Remember last week when we found out China was going to be putting the squeeze on game companies in an effort to combat childhood shortsightedness? And we didn’t know exactly how that’d look because the Ministry of Education were frustratingly vague? Well now we know exactly how it’s going to save its kids eyes: By forcibly limiting their play time.
When it first revealed its initiative, the Ministry said it would be “adopting measures to limit the use time of minors” in video games, in addition to limiting the number of games overall. Now it appears Chinese-based company Tencent is complying.
According to Reuters, Tencent revealed via WeChat updates that users would now have to register their real names to be able to play its popular MOBA Arena of Valor. When they do, those names would be checked against a linked police database that would identify underage players and restrict them to only a few hours of play time a day. Children aged 12 and younger will be allowed one hour of play per day, while children 13-18 get two hours.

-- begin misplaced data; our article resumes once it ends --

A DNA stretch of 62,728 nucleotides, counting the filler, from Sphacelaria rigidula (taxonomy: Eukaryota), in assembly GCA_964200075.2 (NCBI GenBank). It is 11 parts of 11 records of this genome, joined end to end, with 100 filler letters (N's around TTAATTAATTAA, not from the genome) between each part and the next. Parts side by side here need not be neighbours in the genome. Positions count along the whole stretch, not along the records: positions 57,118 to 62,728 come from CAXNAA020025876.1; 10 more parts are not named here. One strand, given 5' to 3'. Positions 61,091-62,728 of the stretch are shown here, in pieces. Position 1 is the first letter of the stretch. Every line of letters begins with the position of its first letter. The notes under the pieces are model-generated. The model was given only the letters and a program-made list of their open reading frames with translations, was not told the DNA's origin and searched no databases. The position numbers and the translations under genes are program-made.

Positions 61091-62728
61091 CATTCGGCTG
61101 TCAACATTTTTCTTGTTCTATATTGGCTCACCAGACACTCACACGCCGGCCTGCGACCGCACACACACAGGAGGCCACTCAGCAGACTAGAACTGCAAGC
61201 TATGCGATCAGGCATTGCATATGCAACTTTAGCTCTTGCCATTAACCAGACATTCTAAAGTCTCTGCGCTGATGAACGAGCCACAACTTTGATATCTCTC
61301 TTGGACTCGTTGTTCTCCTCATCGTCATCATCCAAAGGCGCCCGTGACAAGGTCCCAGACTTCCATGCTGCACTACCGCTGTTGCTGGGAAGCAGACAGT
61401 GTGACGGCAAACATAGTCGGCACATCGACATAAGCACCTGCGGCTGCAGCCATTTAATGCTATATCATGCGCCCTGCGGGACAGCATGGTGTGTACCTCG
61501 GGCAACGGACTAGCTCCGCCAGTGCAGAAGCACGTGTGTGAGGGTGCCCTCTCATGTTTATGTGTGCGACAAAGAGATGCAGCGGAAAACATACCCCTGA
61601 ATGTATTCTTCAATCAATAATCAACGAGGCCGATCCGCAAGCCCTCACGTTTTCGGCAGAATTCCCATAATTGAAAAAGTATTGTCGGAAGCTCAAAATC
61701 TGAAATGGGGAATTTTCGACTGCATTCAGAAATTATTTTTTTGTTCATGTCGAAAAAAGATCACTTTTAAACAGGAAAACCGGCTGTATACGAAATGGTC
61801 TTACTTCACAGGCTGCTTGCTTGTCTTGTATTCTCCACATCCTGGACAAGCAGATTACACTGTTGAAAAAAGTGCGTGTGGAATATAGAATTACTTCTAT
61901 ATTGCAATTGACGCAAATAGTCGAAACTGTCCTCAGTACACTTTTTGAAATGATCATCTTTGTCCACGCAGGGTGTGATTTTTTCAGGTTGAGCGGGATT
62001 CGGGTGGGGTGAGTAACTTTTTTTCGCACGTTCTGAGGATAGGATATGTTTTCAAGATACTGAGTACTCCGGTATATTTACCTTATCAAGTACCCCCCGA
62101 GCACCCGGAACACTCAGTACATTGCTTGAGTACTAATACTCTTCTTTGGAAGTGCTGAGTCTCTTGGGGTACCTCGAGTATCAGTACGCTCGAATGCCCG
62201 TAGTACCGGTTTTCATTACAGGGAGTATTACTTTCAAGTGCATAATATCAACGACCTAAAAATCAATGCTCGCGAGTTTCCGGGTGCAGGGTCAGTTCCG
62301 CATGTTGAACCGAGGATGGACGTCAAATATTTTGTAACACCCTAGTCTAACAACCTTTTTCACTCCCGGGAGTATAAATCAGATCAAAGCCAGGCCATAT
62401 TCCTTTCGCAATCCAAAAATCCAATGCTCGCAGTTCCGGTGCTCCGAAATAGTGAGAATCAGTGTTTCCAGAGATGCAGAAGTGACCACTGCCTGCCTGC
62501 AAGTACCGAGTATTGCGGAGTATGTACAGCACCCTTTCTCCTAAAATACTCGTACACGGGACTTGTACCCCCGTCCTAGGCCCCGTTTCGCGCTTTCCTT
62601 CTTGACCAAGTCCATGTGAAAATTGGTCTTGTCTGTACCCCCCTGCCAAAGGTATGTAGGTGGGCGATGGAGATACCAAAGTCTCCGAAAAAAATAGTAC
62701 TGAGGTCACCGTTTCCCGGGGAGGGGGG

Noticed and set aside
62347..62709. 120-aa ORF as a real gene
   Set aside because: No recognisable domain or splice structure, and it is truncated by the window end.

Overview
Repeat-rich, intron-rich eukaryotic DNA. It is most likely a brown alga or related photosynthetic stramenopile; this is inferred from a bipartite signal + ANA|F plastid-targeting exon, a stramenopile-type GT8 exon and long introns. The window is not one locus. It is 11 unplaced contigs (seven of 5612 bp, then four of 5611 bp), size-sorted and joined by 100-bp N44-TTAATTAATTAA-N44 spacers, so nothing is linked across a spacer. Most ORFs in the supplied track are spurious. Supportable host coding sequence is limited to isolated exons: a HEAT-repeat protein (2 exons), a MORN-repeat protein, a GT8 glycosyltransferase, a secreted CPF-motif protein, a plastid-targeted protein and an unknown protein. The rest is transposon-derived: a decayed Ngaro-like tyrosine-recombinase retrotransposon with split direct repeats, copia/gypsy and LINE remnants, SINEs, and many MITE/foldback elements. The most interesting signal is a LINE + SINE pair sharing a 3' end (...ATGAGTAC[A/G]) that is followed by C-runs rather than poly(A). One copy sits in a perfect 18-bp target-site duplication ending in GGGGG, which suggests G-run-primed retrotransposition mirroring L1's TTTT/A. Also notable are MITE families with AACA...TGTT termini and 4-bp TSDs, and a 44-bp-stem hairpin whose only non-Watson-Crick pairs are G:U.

Tencent first introduced these limits last year, but the help from a government database is new. That means it’ll be vastly more difficult for underage users to attempt to circumvent the strictures.
I’ll just point out what I did last week: This isn’t going to do much for kids with a genetic predisposition for terrible eyesight, or those who have read lots of small text on a page.
Then again, it might not just be their eyes parents are trying to save. Chinese children — to say nothing of adults — have a penchant for spending a bit too much time on games. At the time Tencent first imposed these limits, a communist party mouthpiece called Arena of Valor “poison.” The game had 55 million daily active users at the time — more than the population of California.
The limits don’t appear to have shifted that number significantly. According to the Shanghaiist, as many as 18 percent of Chinese teens play games at least 4 hours every day. China’s even set up its infamous boot camps designed specifically to break video game addiction, and the kids are still playing video games. So now it’s going directly to the source — Tencent, in this case — in trying to cut kids off.
Tencent launches new checks to weed out underage gaming amid China crackdown on https://www.reuters.com/article/us-tencent-holdings-gaming/tencent-launches-new-checks-to-weed-out-underage-gaming-amid-china-crackdown-idUSKCN1LM0KO